The assessment of what is considered ‘to the degree necessary’ will require consideration of, but not limited to, anticipated user groups, frequency of use, type of opportunities, budget and location.

Access & Inclusion Considerations

1. Inclusive Design:

Australian playgrounds are increasingly adopting inclusive design principles, which go beyond minimum accessibility standards. Inclusive design aims to create environments that are usable and enjoyable for everyone, regardless of age, ability, or status. This involves providing a variety of play experiences that cater to different sensory, physical, and cognitive abilities.


2. Accessible Equipment:

Play equipment should be accessible to people with various disability. This includes wheelchair-accessible swings, sensory play panels at reachable heights, and play structures with ramps and platforms that accommodate mobility aids.


3. Safe and Navigable Surfaces:

Ground surfaces in playgrounds should be firm, stable, and slip-resistant to ensure safe navigation for people with disability. Rubber matting, synthetic turf, or other impact-absorbing materials are commonly used to provide a safe play environment to facilitate access for with disability.


4. Signage and Wayfinding:

Clear and informative signage helps people with vision impairments and cognitive disability to navigate playgrounds. Braille and tactile signs, along with high-contrast visuals, assist in making the playground more accessible.


5. Quiet Zones:

Designating quiet zones or providing sensory-friendly areas in playgrounds can be beneficial for people with sensory processing disorders, autism, or those who simply need a break from the stimulation of busy play areas.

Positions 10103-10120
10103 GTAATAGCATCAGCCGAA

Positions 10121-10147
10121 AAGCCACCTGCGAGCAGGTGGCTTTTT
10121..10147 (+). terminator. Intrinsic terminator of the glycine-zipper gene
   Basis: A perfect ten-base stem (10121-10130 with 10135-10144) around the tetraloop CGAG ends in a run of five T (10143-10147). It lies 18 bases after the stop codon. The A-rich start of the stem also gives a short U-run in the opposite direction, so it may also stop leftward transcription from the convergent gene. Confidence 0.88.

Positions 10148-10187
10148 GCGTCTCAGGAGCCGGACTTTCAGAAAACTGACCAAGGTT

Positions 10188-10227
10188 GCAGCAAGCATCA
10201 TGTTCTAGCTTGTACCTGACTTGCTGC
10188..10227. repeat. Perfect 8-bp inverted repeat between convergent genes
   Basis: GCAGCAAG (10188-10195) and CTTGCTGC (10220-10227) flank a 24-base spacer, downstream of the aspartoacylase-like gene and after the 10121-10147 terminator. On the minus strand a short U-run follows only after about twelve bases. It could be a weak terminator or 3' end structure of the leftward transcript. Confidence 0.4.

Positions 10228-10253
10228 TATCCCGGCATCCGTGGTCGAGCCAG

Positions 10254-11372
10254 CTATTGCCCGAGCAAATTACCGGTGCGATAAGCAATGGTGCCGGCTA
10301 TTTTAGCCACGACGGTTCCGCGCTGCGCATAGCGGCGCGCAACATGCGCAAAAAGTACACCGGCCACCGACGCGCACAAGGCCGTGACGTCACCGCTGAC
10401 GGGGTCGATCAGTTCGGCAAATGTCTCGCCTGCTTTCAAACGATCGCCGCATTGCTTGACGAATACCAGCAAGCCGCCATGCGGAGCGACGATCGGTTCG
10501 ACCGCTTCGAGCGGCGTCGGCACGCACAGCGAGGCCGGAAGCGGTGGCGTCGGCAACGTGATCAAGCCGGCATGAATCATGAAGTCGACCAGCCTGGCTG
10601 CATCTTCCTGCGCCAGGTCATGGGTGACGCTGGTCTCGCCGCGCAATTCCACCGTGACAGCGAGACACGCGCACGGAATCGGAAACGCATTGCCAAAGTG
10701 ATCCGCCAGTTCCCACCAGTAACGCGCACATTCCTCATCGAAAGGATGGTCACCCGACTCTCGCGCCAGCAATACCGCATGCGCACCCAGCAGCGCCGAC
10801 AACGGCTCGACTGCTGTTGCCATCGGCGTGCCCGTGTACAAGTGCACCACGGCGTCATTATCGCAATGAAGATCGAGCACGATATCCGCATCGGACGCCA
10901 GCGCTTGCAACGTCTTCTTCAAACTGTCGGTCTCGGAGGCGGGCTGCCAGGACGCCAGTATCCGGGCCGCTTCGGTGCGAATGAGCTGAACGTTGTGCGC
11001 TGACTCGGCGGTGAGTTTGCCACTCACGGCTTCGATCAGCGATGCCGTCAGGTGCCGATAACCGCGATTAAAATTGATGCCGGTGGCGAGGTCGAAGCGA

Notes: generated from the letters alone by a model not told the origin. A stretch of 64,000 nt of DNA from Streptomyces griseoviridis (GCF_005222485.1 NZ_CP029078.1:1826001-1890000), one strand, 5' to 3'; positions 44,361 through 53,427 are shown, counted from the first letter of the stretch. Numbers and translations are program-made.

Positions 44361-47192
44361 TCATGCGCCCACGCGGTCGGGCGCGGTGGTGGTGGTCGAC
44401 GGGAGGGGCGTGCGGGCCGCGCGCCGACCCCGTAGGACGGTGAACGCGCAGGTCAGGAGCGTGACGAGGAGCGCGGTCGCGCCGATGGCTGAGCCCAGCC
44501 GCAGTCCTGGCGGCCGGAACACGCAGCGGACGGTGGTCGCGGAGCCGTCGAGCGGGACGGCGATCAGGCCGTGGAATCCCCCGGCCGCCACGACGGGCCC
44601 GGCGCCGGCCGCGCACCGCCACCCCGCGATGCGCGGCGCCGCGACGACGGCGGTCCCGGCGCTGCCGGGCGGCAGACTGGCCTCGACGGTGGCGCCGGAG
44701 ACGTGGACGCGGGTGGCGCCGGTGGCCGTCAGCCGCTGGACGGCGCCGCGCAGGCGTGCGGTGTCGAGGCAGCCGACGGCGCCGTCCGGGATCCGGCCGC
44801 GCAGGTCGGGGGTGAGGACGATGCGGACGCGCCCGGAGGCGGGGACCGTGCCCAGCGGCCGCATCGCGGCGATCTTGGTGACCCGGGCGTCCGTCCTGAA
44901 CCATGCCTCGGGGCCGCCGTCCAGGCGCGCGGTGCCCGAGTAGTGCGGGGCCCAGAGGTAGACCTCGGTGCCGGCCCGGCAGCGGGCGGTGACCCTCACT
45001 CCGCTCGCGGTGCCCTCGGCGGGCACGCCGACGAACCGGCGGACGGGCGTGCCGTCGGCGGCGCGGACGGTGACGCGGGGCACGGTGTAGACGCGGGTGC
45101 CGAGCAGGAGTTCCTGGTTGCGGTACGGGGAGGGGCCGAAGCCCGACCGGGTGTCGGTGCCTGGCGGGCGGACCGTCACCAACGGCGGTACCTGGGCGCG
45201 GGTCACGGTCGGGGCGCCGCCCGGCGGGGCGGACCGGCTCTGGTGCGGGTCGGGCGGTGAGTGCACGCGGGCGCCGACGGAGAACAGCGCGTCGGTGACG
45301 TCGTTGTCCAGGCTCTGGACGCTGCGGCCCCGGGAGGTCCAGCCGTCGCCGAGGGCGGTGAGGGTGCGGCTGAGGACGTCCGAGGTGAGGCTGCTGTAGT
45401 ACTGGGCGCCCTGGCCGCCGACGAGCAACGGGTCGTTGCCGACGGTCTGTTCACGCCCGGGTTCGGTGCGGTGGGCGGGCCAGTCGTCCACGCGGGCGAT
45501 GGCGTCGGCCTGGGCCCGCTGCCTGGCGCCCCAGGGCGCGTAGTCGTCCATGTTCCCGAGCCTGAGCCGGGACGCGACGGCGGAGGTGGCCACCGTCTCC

6. Community Involvement:

Engaging with local communities, including people with disability, in the design and development process of playgrounds ensures that the facilities meet the actual needs of the users.

A Great Resource

Click Image Above to download the Guide.

The Good Play Space Guide is about play and its benefits for everyone.

Many children and adults who have a disability are not able to use public play spaces for a variety of reasons.

The purpose of this guide is to examine the reasons why play spaces can limit access to some children and identify how improvements can be made to increase participation by all children in play.

This guide helps providers meet the needs of parents and children through the planning, design and management of accessible play spaces.

It is intended primarily for providers of public play spaces, and is largely aimed at local government, although some information may be helpful to providers of supervised spaces, schools and early childhood centres.

The guide aims to:

  • outline the benefits of play for all children, and discuss the general characteristics of quality play spaces;
  • investigate the subject of access, inclusion and participation in play for people with a disability, in public play spaces;
  • demonstrate what makes a play space accessible, and what improvements might be achievable; and
  • provide guidance on how to develop accessible public play spaces.